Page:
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On bullpen construction, 40-man rosters and the confusion of national baseball writers

There is a reason the Phillies bullpen was made up the way it was. Here's one man's attempt to educate the baseball "insiders" that don't seem to understand what's going on in Philadelphia.

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This off-season, tanking in baseball was the big topic. ESPN's Buster Olney and Jayson Stark routinely brought up the efforts of rebuilding teams like the Phillies to put together a roster with an eye more towards the future than the present and referred to that construction by using the ugly word "tanking."

Of course, it should be noted, Olney and others all said that, given the current rules of baseball, what the Phils and others were doing made sense. It's what they should be doing. However, even with that acknowledgment, it was clear Olney and the "baseball executives" he spoke to about the issue didn't like what was going on and thought it was bad for the game.

Now, we are four games into the Major League Baseball season. The Phillies are 0-4, and the all four losses have been ugly. But the ugliest part of the team has undoubtedly been the bullpen.

Through four contests, Phillies relievers have the highest ERA in baseball (12.66), the only team with an ERA over 9.20, having given up 10 earned runs in 15 2/3 innings. The 'pen has walked an insane 6.75 batters per nine and opponents are hitting a robust .375 against the unit.

On Thursday's Baseball Tonight podcast, Olney once again brought up the issue of tanking and used the performance and makeup of the Phils' bullpen as proof the Phillies truly are tanking this season.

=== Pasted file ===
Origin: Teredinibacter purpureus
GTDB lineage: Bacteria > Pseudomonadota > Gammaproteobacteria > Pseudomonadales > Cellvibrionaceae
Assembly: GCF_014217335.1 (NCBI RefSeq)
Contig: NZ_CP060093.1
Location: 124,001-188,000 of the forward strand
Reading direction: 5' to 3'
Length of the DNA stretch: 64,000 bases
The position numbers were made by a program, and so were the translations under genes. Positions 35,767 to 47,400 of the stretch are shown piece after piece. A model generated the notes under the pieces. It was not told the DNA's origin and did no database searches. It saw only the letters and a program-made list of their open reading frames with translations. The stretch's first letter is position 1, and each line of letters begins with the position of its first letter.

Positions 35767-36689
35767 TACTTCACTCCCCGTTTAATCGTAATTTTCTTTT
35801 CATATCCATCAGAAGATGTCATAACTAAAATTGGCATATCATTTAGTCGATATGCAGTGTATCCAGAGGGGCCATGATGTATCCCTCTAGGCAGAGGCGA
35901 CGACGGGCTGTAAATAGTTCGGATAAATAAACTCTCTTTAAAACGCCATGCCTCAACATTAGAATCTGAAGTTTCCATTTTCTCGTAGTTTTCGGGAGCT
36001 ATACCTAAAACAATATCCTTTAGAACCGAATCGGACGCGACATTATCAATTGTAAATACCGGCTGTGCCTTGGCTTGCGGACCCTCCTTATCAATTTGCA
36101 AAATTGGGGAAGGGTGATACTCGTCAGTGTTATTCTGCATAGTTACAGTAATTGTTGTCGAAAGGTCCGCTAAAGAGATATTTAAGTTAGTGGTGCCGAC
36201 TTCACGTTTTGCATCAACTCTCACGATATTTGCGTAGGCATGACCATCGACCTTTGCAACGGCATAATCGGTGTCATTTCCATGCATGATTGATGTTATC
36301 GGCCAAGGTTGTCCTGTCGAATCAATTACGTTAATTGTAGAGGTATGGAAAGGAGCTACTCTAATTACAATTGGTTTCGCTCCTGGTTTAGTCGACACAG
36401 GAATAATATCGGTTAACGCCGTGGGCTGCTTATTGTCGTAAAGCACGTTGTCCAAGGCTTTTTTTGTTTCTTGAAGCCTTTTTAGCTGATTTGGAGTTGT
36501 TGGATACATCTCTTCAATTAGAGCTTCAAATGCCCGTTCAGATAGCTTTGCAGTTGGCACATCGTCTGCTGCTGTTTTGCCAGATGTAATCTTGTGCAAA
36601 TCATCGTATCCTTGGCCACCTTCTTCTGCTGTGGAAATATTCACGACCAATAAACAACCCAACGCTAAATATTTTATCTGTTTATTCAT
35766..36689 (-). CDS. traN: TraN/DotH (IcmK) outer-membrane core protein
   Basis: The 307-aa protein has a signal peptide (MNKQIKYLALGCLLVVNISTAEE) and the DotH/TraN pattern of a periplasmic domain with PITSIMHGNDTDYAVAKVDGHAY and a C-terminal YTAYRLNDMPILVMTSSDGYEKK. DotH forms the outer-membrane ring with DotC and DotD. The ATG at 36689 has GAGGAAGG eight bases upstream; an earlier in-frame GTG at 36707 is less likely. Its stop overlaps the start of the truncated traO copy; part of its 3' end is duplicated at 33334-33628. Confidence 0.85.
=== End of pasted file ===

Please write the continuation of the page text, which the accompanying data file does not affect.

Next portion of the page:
"There are so many bad teams in the National League, and I do think some teams are tanking," Olney said. "I've thought more and more about it. To me, perhaps the definition or an indicator that some teams may not be doing necessarily everything they can to win is how they construct bullpens. And I look at the Philadelphia Phillies, for example. I've talked about this on the podcast in the past, and I want to make this clear, I'm not criticizing any team under the current rules that basically decided to tank and finish high in the next years' draft because under the current rules that's the best strategy. I think there's going to be an adjustment in the new collective bargaining agreement to deal with that. But I think all you have to do is look at the bullpens."

"For example, you have the Philadelphia Phillies," Olney continued, referencing the early-season issues with manager Pete Mackanin's bullpen. "This team, a big market team, big television contract, I was looking at their bullpen. They traded Ken Giles on December 12 and in their bullpen, despite the fact that they knew they'd need more experience, David Hernandez on a one-year deal, James Russell on a one-year deal and like seven pitchers making minimum wage. When you think back to what the Astros did in 2012, 2013, they handled it a similar way. Other teams as well. That seems to be, to me, an indicator that teams are tanking. They don't spend on pitching."

And Olney isn't the only national writer to say this about the Phils' bullpen.

One would think national baseball writers would be able to dig a little deeper into why the Phillies made the choices they did, but apparently not. So, since we cover this team on a daily basis, we'll help out.

The Phillies off-season plan had nothing to do with payroll concerns. It is true, the Phils can afford to buy whatever they want. They could easily have gone out an signed a couple relief pitchers to two and three-year deals. That probably would have made the 'pen a bit stronger here in 2016, and perhaps the Phillies would be 2-2 instead of 0-4.

But payroll is not the primary concern. Roster flexibility is.

As was so ably pointed out by Crashburn Alley's Corinne Landrey both in her must-read piece and on the latest Felske Files podcast on which she appeared, there is a clear reason why the Phils decided to only bring in relief pitchers who were willing to come on one-year deals.